And they wonder why I have a chip on my shoulder…


So the Year That Wasn’t So Great is apparently determined to kick me in the ass one last time.

True story: I’m visiting the local thrift shop downtown, a charming little boutique with lots of lovely clothing collections, jewelry, home decor items, books, and even furniture. I wander around for about twenty or so minutes, wondering if I should get the lavender Christopher Banks sweater that I found in the $2 rack, before finally putting it back, realizing that it really wasn’t me, you know? Anyway, as I’m walking out the door, the plump, gray-haired woman at the front counter calls to me, “Excuse me?”

I turn back to her expectantly, and she asks, “Is that your pocketbook?” I think, Oh, what an old-fashioned phrase. I look around, thinking that perhaps she thought I had left something behind, and seeing nothing I turn back to her with a quizzical look. “I’m sorry?”

She then pointedly looks at my purse. My black Fendi doctor-style handbag that my mother had given me about twenty years ago as a birthday present. I look down, then back at her, and ask again, confused, “Excuse me? Of course it’s mine. Why do you ask?”

She shrugged and gave a half-smile, still glancing at my purse, and says, “Oh, well, I thought I saw it…” Her voice trails off, but I know what she’s implying. I give her a hard stare. “Of course it’s my purse,” I repeat, before walking out of the shop.

I call the manager this afternoon and explain what happened. She’s extremely apologetic, and says that they’ve had problems with shoplifters of late but that “that’s no excuse, of course.” Of course. She’s very sincere, I can tell, and she promises that she will speak to the clerk and let her know that that was inappropriate. I explain to her that I don’t appreciate being accused of shoplifting, even indirectly and in public, and she understands, continues to overwhelm me with apologies. I’m somewhat mollified, but I’m also, well, resigned.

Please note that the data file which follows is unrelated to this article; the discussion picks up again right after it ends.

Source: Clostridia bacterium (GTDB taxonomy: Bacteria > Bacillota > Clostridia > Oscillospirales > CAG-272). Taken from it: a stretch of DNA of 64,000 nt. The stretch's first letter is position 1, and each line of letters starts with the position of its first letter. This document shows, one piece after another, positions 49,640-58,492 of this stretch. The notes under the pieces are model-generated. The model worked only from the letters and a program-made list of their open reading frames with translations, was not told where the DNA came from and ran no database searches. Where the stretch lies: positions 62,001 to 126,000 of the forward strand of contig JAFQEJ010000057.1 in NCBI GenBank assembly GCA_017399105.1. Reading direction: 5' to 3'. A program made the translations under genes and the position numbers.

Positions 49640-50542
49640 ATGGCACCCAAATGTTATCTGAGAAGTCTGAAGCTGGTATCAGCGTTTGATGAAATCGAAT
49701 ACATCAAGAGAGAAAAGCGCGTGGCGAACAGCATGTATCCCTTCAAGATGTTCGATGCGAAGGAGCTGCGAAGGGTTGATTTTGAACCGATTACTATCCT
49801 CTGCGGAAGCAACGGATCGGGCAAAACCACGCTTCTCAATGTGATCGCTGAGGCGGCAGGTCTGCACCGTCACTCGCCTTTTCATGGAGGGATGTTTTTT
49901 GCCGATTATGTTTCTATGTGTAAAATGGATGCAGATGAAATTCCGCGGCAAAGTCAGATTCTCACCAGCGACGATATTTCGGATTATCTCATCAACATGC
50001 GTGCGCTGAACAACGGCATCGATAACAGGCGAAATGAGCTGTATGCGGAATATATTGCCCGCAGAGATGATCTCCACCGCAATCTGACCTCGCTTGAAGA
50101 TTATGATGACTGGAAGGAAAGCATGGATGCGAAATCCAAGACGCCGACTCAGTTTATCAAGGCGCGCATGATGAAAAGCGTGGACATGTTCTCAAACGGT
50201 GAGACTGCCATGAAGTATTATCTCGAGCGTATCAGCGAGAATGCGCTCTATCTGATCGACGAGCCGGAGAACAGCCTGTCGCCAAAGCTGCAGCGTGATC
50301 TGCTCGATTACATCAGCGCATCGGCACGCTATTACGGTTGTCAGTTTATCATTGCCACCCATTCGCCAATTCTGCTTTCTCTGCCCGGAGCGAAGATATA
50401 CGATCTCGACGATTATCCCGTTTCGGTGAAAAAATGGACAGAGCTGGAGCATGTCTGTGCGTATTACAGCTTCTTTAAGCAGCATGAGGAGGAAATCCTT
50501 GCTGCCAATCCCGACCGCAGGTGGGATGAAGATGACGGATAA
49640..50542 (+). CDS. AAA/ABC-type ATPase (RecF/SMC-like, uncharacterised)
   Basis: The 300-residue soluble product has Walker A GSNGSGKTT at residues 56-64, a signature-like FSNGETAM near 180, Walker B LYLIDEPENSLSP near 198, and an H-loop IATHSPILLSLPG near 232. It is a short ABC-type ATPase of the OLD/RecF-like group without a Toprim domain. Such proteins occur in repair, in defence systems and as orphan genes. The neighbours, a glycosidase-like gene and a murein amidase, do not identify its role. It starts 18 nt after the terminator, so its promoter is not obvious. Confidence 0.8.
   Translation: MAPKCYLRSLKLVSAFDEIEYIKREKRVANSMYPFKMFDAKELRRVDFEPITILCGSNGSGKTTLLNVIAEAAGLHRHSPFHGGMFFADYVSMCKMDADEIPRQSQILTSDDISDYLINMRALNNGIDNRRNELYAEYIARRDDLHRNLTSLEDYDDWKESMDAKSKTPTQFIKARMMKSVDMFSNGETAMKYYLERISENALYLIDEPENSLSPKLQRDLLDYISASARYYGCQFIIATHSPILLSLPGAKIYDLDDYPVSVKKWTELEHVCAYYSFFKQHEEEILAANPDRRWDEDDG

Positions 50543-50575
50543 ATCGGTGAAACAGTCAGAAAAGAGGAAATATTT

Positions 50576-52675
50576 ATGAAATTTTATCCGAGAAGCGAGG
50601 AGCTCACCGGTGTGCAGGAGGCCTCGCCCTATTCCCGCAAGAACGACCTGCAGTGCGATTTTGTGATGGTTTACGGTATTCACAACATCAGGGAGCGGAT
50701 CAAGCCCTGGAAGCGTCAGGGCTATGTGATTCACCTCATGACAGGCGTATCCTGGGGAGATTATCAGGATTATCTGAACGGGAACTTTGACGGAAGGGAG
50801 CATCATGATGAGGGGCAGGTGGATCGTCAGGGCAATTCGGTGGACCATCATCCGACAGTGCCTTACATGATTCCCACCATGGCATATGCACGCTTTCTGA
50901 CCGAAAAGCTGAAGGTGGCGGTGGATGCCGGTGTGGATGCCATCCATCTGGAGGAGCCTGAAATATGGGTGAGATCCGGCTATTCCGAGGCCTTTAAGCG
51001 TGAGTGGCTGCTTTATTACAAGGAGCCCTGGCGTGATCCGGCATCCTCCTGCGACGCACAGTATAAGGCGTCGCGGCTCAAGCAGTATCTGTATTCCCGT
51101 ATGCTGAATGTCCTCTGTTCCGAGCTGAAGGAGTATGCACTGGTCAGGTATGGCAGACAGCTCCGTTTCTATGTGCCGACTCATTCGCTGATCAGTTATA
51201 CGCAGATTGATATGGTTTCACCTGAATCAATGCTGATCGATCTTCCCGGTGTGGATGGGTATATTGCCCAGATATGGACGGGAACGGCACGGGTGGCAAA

This is, to be sure, a relatively minor incident, but you tend to get used to it when people constantly ask you things like, “So where are you REALLY from?” “Are you a mail-order bride?” “What’s your first language?” My brother was once indirectly accused of kidnapping a white woman by a cop in south Texas while he and his white law school classmate were driving around in the heat of the summer. (The cop asked his friend, “Ma’am, do you want to be in this car?”) People have referred to “those fucking Orientals” in my face when speaking about others. I’ve been yelled at on the street and told to go home. Once, while I was waiting for my mom in front of my high school, someone drove by and screamed at me, calling me a “nigger.”

And people wonder why I have a chip on my shoulder. This, of course, is nothing compared to what many other, less fortunate people of color have experienced. But it doesn’t make it less offensive, nor does it make it hurt any less. You get used to it after awhile, but sometimes you just want to fight back, to redeem some shred of dignity. Retaliation has never been my favorite thing to do, but sometimes, people really do deserve it.